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Fish mounts rekindle the moment

This foam trout mannequin is the base for a skin mount
This foam trout mannequin is the base for a skin mount
by Nick Hromiak

You’ve just caught the largest trout of your fishing career and have to make a quick decision as to what to do with it. Do you have it mounted, take a photo or two then release it, or, eat it?

Brandon Gehris, 13, from Kutztown poses with his 24-inch palomino trout he caught on opening day on the Little Lehigh
Contributed photo

If you opt to have it mounted and want a good skin mount, there are some do’s and do not’s to follow in so doing.

According to Bob Danenhower of Bob’s Wildlife Taxidermy in Orefield, a good fish mount starts at the stream or lake when it’s caught. He says the worse thing an angler can do is leave the fish lay on the ground in sunlight. The next is to put the fish on a stringer and put it back in the water, in a bucket of water or on ice where it’s trashing on the ice cubes that will make it lose it scales.

Says Danenhower, “If you place the fish on the ground in sun light, the fish will jump about thereby destroying its scales and fins and it will quickly dry out. Putting it on a stringer and back in the water will do the same thing except bacteria will also quickly destroy its scales and they’ll fall out. And that makes it difficult to use the skin for the mount, which makes it extremely difficult for a taxidermist to appropriately recreate it.”

Danenhower’s warning leads me to a sign in my wife’s hairdresser’s salon that reads, “I’m a beautician, not a magician.” Same goes for a taxidermist who has to recreate a mount be it fish or deer.

To avoid these pitfalls, Danenhower offers these guidelines.

“Upon catching a fish that you want to mount, handle it gently and quickly take some photos of it as the fish will start losing its coloration shortly after it’s caught. A rainbow, in particular, will start to lose it reds once it starts dying. Same situation for a palomino trout whose subtle lateral colorations will fade.”

Danenhower suggests taking measurements, particularly the length, and do so with its mouth closed while measuring it from there to the furthest tail fin. You can also take a girth measurement but it’s not overly essential, Danenhower adds.

The secret to a good mount and the best way to keep a trout or any fish you want to mount intact, says Danenhower, is to roll it up in an old wet t-shirt or soft towel. Then you can put it on ice to take it home.
And most importantly, Danenhower is emphatic when he says, “Never but never gut the fish. That will be done by the taxidermist who removes the entrails by a lateral cut on its one side, the side that will go against the wall or on a stand,” Danenhower explains.

And if you can’t get to a taxidermist that day, the veteran taxidermist says to put the wet cloth wrapped fish it in a good plastic bag – like a zip lock – and get most of the air out. Air is what causes freezer burn, he warns, which will destroy the fins and skin. The wet cloth will maintain some preferred moisture in the fish. Then place it flat in a freezer. It will last for a week or more if stored this way.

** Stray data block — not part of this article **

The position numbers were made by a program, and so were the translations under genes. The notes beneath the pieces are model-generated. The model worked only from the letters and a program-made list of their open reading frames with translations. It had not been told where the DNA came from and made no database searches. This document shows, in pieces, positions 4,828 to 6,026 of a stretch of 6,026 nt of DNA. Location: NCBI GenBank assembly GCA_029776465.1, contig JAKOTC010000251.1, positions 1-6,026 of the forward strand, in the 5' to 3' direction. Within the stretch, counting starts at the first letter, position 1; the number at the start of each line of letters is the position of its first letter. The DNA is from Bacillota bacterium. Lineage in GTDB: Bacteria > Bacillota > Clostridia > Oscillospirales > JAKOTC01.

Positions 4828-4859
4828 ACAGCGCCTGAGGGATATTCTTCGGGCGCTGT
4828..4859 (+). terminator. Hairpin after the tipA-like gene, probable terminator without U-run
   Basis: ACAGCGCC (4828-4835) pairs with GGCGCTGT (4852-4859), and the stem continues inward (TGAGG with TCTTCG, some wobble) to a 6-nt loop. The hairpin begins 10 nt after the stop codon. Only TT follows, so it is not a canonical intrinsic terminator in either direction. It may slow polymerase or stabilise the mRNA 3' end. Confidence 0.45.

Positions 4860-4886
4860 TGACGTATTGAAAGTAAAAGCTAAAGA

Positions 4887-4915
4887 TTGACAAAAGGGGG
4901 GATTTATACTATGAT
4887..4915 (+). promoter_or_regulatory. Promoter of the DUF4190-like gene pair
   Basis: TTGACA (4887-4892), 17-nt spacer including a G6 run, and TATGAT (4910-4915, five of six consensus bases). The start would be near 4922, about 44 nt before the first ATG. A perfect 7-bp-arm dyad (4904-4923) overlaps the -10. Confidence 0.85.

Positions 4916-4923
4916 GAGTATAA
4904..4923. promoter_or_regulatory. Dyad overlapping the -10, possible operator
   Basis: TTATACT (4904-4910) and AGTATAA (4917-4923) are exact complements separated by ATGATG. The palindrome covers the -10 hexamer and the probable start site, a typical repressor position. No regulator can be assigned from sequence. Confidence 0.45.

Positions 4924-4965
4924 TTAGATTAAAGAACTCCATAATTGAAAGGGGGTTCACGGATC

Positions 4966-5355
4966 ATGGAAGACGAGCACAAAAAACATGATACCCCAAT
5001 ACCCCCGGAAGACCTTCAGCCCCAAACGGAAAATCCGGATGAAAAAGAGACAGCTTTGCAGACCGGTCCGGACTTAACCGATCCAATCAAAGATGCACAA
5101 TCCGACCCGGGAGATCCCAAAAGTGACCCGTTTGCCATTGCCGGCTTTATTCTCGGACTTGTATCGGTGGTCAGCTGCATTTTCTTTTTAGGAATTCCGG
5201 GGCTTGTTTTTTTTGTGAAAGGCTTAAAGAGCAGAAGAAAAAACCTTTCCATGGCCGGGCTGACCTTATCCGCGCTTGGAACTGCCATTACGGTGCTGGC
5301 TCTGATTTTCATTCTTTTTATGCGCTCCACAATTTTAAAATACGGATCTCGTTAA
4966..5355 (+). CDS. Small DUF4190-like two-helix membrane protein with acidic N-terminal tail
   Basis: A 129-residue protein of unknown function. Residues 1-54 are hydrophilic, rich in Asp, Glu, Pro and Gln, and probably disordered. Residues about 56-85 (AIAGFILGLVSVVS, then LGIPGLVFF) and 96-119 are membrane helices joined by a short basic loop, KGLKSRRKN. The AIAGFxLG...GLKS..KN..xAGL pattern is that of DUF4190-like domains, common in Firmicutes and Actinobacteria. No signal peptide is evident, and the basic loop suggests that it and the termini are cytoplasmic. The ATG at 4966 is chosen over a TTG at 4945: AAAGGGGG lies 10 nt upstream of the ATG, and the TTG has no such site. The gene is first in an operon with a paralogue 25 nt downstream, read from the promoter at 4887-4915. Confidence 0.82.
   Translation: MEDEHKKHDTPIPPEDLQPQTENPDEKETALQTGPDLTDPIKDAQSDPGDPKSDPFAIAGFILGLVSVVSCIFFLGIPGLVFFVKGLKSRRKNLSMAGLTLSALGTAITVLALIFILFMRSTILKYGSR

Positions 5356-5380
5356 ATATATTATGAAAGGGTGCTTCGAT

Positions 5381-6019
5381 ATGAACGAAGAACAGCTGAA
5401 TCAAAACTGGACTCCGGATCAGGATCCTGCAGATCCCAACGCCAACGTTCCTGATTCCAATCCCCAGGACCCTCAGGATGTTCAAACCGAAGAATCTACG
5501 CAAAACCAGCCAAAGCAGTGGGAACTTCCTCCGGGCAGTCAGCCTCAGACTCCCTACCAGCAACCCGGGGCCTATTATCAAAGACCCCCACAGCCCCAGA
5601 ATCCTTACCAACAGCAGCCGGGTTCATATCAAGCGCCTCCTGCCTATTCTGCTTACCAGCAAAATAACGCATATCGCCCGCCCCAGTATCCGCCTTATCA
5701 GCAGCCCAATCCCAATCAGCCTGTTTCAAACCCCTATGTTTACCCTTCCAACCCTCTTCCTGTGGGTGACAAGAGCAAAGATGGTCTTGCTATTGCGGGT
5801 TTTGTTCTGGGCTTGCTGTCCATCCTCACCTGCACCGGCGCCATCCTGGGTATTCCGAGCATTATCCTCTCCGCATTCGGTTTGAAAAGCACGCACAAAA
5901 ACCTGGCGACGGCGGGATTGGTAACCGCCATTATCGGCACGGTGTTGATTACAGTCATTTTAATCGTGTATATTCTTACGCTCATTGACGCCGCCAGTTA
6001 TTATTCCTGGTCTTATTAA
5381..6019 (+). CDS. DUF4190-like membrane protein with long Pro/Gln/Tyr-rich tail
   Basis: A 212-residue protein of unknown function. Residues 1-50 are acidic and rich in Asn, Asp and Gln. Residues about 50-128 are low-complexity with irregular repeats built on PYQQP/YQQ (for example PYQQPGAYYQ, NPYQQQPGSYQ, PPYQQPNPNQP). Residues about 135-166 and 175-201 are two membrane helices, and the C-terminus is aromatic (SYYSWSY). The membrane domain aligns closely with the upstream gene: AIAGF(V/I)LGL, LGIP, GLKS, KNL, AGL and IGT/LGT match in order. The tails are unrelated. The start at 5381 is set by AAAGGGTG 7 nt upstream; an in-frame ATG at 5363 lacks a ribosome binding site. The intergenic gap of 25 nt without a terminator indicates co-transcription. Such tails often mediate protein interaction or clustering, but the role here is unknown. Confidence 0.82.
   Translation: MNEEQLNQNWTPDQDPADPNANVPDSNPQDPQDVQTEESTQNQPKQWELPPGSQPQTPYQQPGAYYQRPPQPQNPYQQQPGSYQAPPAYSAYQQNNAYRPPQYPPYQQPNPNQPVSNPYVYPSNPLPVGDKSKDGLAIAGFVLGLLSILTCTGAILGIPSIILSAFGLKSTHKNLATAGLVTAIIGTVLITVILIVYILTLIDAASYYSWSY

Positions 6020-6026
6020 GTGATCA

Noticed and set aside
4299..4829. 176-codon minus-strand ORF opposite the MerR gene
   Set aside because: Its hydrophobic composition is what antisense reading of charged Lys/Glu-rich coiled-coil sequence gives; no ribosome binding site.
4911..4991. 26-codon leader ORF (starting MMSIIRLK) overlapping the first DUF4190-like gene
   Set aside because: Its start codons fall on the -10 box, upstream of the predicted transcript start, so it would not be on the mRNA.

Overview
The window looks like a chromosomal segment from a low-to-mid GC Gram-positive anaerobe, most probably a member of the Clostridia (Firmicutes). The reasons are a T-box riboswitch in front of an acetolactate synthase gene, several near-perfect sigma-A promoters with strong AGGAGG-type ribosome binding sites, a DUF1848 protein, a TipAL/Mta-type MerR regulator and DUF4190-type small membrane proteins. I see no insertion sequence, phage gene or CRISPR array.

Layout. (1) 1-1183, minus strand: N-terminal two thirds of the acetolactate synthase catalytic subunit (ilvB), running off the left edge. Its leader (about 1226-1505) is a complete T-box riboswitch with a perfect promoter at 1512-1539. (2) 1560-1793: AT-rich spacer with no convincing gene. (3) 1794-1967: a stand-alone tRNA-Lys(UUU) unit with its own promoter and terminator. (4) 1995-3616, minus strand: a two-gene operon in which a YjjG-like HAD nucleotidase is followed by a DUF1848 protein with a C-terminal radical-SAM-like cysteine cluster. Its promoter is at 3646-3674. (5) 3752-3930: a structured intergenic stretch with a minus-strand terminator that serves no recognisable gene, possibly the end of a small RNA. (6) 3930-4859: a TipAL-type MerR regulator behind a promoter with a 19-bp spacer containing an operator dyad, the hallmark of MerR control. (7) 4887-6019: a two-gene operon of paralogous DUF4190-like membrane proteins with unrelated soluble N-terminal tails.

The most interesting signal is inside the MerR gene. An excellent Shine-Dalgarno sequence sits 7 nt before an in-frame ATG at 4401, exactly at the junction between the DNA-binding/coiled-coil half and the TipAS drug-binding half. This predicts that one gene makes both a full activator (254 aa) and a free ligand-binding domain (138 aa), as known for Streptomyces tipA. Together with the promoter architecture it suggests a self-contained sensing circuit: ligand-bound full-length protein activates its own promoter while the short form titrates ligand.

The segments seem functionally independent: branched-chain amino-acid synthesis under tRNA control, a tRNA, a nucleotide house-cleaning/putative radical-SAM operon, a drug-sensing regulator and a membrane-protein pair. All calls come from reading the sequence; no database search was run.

Unbeknown to many, taxidermists don’t use the fish’s head. “A fish head like a trout or salmon, has lots of fat and oil in it that requires degreasing. But even so, there’s always that problem. That’s why artificial heads are used,” Danenhower adds.

He went on to explain that in the past and even now, a few taxidermists will stuff the fish with Mache’ or other material. But most use a foam mannequin like that for a deer or other animal.

Upon doing a skin mount, the skin has already turned a drab grey color so it has to be painted by airbrush to duplicate the same coloration as when it was caught. “Oh, you’ll see a tinge of original color in it, but the only fish that doesn’t it too much extent, is a crappie bass. This is where good photos come into play,” said Danenhower.

On the other hand, Danenhower says some anglers practice catch-and-release while others may just want to eat their trophy fish. In these cases, Danenhower again recommends taking photos and measurements from which he can have a fiberglass reproduction made.

“The cons to a reproduction is that it’s not your real fish and they are a little more expensive. The pro’s are that they last forever and they’re not as fragile as a skin mount whose skin is as thin as a potato chip. Plus the detail in current repro’s are exceptional as the scales are extremely definitive. And if needed, a fiberglass mount can be washed in a sink.”

In a skin mount, Danenhower points out, you don’t want cracks to form or grease to leak out from a skin mount if it wasn’t degreased properly, a condition you can oftentimes see in an old mount that was done years ago. “That’s why it’s important to have your fish done by a quality taxidermist,” Danenhower opines.

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